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CTSI Poster Session 2014The Clinical and Translational Science Institute (CTSI) recognized 12 researchers for having outstanding posters and presentations at the third annual CTSI Poster Session & Reception held on September 15. More than 150 people attended the event, including a group of Shattuck-St. Mary's students who are working closely with the poster presenters on a class project.

Judges evaluated more than 50 posters, and selected winners from each CTSI career development program as well as from the Community Collaborative grants program. CTSI will provide as much as $17,500 total in travel expenses so awardees can present their CTSI-supported research at a national or international conference.

Please join us in congratulating the 2014 travel award recipients!

Undergraduate Research Program (URP)
Samantha Carlson, School of Public Health
Stephanie Duong, Macalester College

Advanced Research Program (ARP)
David Matson, Medical School
Benjamin Otopalik, Medical School
Kinjal Sanghavi, College of Pharmacy

Translational Research Development Program (TRDP)
Alexa Weingarden, Medical School

New Investigator Pre-K Career Development Program
Stephanie Misono, Department of Otolaryngology, Medical School

KL2 Scholars Career Development Program
Ann Parr, Neurosurgery Department, Medical School
Guisheng Song, Department of Medicine, Medical School

K to R01 Transition to Independence Program

Melena Bellin, Department of Pediatrics, Medical School

R to R Pilot Grant
Robert Jones, Department of Development and Surgical Sciences, School of Dentistry

Community Collaborative grants program
Patricia Shannon, School of Social Work, College of Education and Human Development

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This week, CTSI awarded 12 researchers with travel awards to present their research at national conferences.

Judges evaluated nearly 70 posters at the CTSI Poster Session & Reception on Oct. 1, selecting winners in several categories.

Please join us in congratulating this year's winners!

Undergraduate Research Program
Sudip Bhandari
Mnwabisi Mbbangata

Advanced Research Program
Malek Okour
Joyce Trost

Melendy Scholar
Jenny Xiong

F&T Career Development Program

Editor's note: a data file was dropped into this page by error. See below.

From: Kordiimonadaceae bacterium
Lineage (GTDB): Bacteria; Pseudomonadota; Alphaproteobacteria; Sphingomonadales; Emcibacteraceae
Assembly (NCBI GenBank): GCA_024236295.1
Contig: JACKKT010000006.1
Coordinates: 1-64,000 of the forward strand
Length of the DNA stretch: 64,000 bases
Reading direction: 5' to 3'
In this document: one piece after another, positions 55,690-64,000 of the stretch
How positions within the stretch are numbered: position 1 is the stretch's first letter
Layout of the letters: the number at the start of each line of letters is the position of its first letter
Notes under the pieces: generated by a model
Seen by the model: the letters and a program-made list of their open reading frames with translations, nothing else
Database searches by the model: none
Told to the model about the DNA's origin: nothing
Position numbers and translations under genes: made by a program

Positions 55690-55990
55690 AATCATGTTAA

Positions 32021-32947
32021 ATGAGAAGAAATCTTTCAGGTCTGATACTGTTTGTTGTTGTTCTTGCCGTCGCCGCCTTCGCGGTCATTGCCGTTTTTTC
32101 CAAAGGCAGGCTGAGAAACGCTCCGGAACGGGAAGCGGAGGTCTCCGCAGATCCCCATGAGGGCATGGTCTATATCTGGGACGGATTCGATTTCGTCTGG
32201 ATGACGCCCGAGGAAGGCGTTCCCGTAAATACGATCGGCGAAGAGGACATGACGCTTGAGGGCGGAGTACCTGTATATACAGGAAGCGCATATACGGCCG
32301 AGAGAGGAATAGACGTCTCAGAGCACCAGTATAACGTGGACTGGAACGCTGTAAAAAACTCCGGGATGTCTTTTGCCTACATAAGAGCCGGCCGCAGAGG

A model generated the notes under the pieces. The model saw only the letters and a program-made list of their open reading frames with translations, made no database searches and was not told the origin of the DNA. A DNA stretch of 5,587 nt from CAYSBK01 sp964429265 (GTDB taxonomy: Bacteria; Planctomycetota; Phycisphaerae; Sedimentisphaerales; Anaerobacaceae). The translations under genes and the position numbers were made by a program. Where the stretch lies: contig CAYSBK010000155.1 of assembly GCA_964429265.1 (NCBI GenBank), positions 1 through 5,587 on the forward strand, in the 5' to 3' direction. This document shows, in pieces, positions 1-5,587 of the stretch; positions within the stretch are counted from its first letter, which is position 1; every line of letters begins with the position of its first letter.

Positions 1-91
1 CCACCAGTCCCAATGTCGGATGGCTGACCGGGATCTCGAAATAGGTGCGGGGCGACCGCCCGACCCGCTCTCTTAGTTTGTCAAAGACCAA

Caroline Diep
David Knorr

New Investigator Pre-K Career Development Program
Rebecca Shlafer

KL2 Scholars Career Development Program
Veronika Bachanova
Tetyana Shippee

K to R01 Transition to Independence
Lynda Polgreen

R to R
Marnie Peterson

_UMN6166.jpgThe University of Minnesota is known for its brilliant researchers who make groundbreaking research discoveries all the time. But last night, the Clinical and Translational Science Institute (CTSI) celebrated a specific, very remarkable subset of researchers - those committed to bringing their discoveries into practice.

Showcasing Translational Research
Nearly 70 researchers showcased how they're moving their discoveries along the translational path and into real-world practice. Researchers ranged from an assistant professor of medicine who is formulating a potential therapy for the treatment of head and neck cancer to a PhD student creating mobile-based interventions for obesity control and prevention.

"These researchers aren't content with simply publishing their findings and moving on to the next thing," noted CTSI Director Bruce Blazar, during a speech celebrating translational researchers. "Rather, they're bringing their discoveries into practice and doing their part to improve health."

Judges evaluated the posters, awarding 12 researchers with travel awards to present their research at national conferences.

Recognizing Strong Mentors
Last night CTSI also named Carol Lange, PhD, as the 2013 Mentor of the Year, an award driven by the compassion of the mentees who nominate their research mentors. Dr. Lange serves as a professor of Medicine and Pharmacology at the University of Minnesota Masonic Cancer Center. She is also a director of the Masonic Cancer Center's Cell Signaling and Cancer Biology Training Program.

Dr. Lange received $2,500 for this honor. Letters nominating Dr. Lange's were full of praise and admiration for her commitment to mentorship, her dedication to knowing students on an individual level, her professional integrity and the success of her scientific career.

One letter read, "Dr. Lange has an amazing generosity of spirit. Her engaging energy and tremendous capacity for intellectual creativity has created a stimulating and productive scientific environment that I am excited to work in every day."